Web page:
All-in-all, Great Expectations is a superb presentation of Jesus’ parable of the prodigal son; it is a sobering cautionary tale; it is a tale with a solemn victory — not of the kind that comes with fanfares and parades, but of the soul and heart.

Great Expectations is a story worth every minute you are willing to give it, even if it takes weeks and months to get through its chapters.

Tolkien: The Children of Húrin

Author: JRR Tolkien (edited by Christopher Tolkien)
Genre: Fantasy – Middle-earth
Published: 17 April 2007, Houghton Mifflin Harcourt
Pages (Hardcover): 313
Other Works: The Legend of Sigurd and Gudrun, The Hobbit, The Lord of the Rings

Picked by Joshua Rothe (Stitched Crosses series; WARS: The Battle of Phobos, Volume 3)

The Children of Húrin is a strange story. It is definitely a work that only a Roman Catholic could write. I do not say this with any derogatory intent to my fellow Christian kin. I am speaking of the harsh Romanist mentality that life-lessons are best learned hard and unapologetic if life is to be best served. The book’s aim appears to scare the listener into strict discipline, like a parent saying, “Listen to me, otherwise this could happen to you…”: a cursed life where one bounces from point to point with the knowledge (passive or active) that the shoe will drop…eventually. This is the hopeless fate of errant paths, Húrin warns.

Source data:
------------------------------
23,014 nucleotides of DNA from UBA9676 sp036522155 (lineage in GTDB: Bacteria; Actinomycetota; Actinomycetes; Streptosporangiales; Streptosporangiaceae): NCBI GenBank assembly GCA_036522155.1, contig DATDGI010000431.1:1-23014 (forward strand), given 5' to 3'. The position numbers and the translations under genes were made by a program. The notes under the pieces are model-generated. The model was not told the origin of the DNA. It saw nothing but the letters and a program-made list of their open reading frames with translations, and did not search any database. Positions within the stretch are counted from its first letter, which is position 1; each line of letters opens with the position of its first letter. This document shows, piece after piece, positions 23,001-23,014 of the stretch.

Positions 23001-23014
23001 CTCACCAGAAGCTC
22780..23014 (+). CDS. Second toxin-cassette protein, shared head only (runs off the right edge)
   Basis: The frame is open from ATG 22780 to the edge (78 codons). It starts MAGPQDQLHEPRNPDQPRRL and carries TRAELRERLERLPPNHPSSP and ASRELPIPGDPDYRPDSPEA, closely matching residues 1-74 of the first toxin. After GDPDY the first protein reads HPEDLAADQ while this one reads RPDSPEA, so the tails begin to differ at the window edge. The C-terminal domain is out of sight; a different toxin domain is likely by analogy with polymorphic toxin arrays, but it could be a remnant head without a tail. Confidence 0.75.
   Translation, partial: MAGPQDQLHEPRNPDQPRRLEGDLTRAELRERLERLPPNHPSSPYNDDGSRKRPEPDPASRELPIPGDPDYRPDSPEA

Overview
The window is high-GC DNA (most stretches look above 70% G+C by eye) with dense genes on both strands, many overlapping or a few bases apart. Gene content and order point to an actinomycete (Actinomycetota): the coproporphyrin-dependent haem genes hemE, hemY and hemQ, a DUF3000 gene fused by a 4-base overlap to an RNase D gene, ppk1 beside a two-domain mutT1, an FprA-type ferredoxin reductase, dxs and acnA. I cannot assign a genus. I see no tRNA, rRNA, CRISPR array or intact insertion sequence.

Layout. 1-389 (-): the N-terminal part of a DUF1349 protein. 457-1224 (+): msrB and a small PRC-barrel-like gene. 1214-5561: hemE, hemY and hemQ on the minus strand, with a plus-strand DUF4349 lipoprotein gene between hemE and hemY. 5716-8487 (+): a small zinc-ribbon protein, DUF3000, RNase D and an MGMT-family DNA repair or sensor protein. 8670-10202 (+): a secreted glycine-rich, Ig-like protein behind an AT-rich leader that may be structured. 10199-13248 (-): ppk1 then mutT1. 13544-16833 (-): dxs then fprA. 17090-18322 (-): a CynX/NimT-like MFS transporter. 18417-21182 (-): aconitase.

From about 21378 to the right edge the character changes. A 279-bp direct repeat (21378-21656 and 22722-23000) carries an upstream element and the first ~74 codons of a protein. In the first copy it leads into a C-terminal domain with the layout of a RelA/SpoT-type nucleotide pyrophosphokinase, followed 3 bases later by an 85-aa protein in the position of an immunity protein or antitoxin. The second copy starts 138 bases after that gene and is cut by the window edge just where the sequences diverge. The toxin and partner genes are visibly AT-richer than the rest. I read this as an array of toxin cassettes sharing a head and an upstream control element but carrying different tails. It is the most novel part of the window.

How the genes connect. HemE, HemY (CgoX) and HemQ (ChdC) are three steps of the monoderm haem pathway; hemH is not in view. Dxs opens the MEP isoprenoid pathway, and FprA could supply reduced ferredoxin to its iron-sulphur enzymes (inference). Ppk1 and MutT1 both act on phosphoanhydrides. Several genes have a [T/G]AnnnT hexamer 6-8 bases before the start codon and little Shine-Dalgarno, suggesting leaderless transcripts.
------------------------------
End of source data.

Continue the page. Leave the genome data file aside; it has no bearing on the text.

Even more depressing is that the book reminds just why fighting evil is a thoroughly dangerous proposition.  There is, of course, no other choice for the godly man, but Tolkien seems to want to make his readers secure in the knowledge that this life is something of a burden (at the least) with the only hope being that those who are willing to stay the course against evil must (and will) be rewarded on another horizon. (Not that this message of hope comes from this particular story, but from The Lord of the Rings.)

Fans of The Lord of the Rings and The Hobbit should be warned that they will not find anything near the charm, heroism, or frivolity that is contained in either of those two principle works. The Children of Húrin is a dark tale of the sort that Bruce Wayne would read till the pages fell out. It takes place in the First Age of Middle-Earth, during a period when Morgoth (the mentor of The Lord of the Rings’ Sauron) was at the height of his rule.

It should be noted that Húrin is technically an unfinished work. His son (and the editor of the work) articulates in the introduction, “While I have had to introduce bridging passages here and there in the piecing together of different drafts, there is no element of extraneous ‘invention’ of any kind, however slight.” It may be that Tolkien had intended there to be something of a ‘happier’ ending, but given that Kullervo (a famous tragic figure from Finnish folklore), Oedipus, and Sigmund (from the Völsungasaga and made famous by Wagner) were the primary influences for the tale this cannot be known. (Afterall, The Lord of the Rings was also inspired by mythic Norse and Germanic tales.)